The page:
In memo to court, Egypt's Mubarak claims innocence

February 23, 2012 - 3:16 PM
APTOPIX Mideast Egypt Mubarak Trial

An Egyptian woman holds a photo of the ousted Egyptian President Mubarak outside a courtroom in Cairo, Egypt, Wednesday, Feb. 22, 2012. Egypt's ousted President Hosni Mubarak has turned down the chance to address the court on the last session before the verdict in his seven-month trial. (AP Photo/Khalil Hamra)

CAIRO (AP) — Egypt's former President Hosni Mubarak told the court trying him for complicity in the killing of protesters during last year's uprising that he was saddened by what he called "baseless" claims against him and expressed confidence in the judicial system and history to clear his name.

Mubarak's remarks were made in a memo published in the Tahrir newspaper on Thursday, a day after the former president's defense lawyers delivered their closing remarks in a seven-month trial that has transfixed the nation.

Lawyers confirmed Mubarak had presented a letter to the court, but did not know its contents. One lawyer, Adel Mekki, who represents families of protesters killed said the note presented was longer than the one published in Tahrir. Mubarak's lawyer was out of the country and was not available for comment.

In the letter, which filled three columns on the daily's front page, Mubarak, 83, struck a defiant tone, speaking in the third person and telling the court he has worked to defend his nation's honor and his people's blood.

"The unjust accusations and the baseless allegations I am facing sadden me. I am not someone who would shed his people's blood. I have spent my life defending them. Hosni Mubarak is not someone to smear his military honor with ill-gotten wealth," the published letter said.

He is charged with complicity in the killing of nearly 900 protesters in the uprising that forced him out of office last year. If convicted, Mubarak could face the death penalty by hanging. Five of the former president's top security officials face the same charges.

Mubarak, his two sons and a business associate face corruption charges in a separate case.

In the memo, the former president said the demonstrators had "legitimate" demands, but accused them of provoking and attacking security forces. He also voiced confidence that Egyptians would exonerate him, and called on them to ignore those who he said were receiving foreign funds to sow sedition in Egypt.

Mubarak's regime accused foreigners of fomenting unrest when he was still in office, and the military rulers who took power after his fall have leveled the same allegations at some of those protesting against military rule.

"Despite everything, I am totally confident in the fairness and justice of the Egyptian judiciary. I am totally confident in history's judgment, and totally confident in the great Egyptian people's judgment — free from the allegations of the tendentious and those seeking to sow sedition, and those receiving foreign funding."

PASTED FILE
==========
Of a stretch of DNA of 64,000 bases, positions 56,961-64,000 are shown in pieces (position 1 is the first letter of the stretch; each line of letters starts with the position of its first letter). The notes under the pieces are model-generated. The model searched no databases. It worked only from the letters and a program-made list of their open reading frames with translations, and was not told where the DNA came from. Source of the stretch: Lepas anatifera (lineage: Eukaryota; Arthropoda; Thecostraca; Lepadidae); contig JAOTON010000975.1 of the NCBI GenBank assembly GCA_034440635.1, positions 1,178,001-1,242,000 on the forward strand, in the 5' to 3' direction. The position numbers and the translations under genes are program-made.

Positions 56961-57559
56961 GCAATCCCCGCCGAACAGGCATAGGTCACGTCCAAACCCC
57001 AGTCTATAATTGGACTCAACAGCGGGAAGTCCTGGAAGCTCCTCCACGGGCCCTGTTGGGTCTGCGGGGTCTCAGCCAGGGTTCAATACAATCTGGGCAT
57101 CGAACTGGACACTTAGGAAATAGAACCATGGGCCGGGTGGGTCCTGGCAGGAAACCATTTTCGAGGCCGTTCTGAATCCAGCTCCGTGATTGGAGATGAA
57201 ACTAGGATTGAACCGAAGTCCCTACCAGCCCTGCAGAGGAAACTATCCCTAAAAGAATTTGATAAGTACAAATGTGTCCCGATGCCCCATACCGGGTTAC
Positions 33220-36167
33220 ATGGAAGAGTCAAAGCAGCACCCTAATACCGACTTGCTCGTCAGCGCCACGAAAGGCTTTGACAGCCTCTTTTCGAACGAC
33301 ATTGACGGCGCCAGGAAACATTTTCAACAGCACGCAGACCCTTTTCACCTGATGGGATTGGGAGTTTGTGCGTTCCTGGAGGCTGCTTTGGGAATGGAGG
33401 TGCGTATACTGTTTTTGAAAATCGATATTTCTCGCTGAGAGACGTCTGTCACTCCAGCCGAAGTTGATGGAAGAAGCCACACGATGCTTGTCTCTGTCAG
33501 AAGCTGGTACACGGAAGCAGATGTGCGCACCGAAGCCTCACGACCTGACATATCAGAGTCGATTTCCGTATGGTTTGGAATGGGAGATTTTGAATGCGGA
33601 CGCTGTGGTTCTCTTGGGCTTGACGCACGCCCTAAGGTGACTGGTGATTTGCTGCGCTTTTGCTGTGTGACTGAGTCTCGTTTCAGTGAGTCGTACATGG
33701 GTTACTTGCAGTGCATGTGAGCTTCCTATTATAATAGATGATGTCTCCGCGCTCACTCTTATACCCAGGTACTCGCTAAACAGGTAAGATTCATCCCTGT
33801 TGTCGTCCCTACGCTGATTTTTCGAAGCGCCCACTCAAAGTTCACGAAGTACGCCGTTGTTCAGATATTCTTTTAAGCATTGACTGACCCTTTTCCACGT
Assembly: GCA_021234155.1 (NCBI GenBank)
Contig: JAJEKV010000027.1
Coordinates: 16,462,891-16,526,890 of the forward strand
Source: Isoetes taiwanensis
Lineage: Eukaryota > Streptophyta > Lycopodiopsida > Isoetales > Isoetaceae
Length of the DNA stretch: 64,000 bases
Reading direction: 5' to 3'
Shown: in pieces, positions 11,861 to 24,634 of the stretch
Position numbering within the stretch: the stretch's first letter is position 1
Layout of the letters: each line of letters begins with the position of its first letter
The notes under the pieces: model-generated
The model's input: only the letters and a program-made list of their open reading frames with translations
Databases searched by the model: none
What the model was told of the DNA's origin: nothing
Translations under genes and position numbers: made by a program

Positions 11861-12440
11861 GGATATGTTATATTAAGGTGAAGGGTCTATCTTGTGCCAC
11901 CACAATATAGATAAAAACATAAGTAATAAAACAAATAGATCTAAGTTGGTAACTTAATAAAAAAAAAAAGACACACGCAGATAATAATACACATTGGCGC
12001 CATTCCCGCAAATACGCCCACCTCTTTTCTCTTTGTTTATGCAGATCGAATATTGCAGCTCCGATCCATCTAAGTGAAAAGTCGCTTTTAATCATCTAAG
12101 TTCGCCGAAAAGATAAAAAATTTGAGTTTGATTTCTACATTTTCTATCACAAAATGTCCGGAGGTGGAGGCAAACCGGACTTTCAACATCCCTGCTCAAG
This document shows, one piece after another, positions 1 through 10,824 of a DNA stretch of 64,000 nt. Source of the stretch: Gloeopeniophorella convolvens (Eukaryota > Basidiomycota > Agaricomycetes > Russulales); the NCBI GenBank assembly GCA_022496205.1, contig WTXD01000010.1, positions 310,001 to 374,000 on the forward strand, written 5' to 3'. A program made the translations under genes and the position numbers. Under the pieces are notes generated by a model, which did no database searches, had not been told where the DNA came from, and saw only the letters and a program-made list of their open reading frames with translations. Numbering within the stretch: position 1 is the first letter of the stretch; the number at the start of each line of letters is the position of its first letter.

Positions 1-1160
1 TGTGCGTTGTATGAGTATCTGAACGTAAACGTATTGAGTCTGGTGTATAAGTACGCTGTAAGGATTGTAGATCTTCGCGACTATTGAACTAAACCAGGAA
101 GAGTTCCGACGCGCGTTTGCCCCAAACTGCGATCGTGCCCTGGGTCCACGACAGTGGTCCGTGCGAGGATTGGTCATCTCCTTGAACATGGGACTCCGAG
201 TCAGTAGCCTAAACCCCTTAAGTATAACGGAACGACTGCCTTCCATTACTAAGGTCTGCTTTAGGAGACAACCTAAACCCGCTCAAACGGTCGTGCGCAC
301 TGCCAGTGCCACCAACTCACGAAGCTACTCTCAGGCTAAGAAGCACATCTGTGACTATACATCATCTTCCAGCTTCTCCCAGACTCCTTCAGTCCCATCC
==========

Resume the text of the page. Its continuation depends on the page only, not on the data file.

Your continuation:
Khaled Abou Bakr, another lawyer representing families of slain protesters, said Mubarak's letter is directed more at public opinion than at the court.

The former president declined to speak to the court in the closing arguments — an understandable decision, said Abou Bakr.

"Mubarak wants people to hear him. Lawyers won't let him speak, and will get rowdy, interrupt him and could humiliate him," Abou Bakr said.

Mubarak ended his memo with a famous line from an Arab poem, which appeared to an attempt to win sympathy from his readers and appeal to a well-respected Arab tradition.

"My country is dear even if it is unjust to me. My people are honorable even if they were unfair to me," he wrote.

Mubarak's first appearance in court on Aug. 3, lying down on a gurney behind bars, was a sign for many of the end of an era. It was also the first trial of an Arab leader by his own people, and was celebrated as the beginning of the end of decades of impunity for officials accused of torture, corruption and abuse.

But the trial has dragged on, and after first being televised, was ordered off the air for alleged national security reasons.

It also became clear to many that the case against Mubarak and his senior security aides was weak, prompting many to view it as a little more than a political play which was only forced upon the country's military rulers because of persistent protests calling for retribution.

Lawyer Mohammed el-Damaty, one of the many representing the families of those killed in the protests, said the judicial system is incapable of dealing with such a complicated trial, particularly during a transitional period, when the burden of proof rests in the hands of authorities that he said were still loyal to Mubarak. He said a special court should have been set up to try Mubarak and his aides.

He said Mubarak's memo to the court suggested that he still believes he is Egypt's president.

"It is hard to believe that after being on top of the world, you are now at the bottom," he said. "The letter is as if he is still in the pre-uprising era."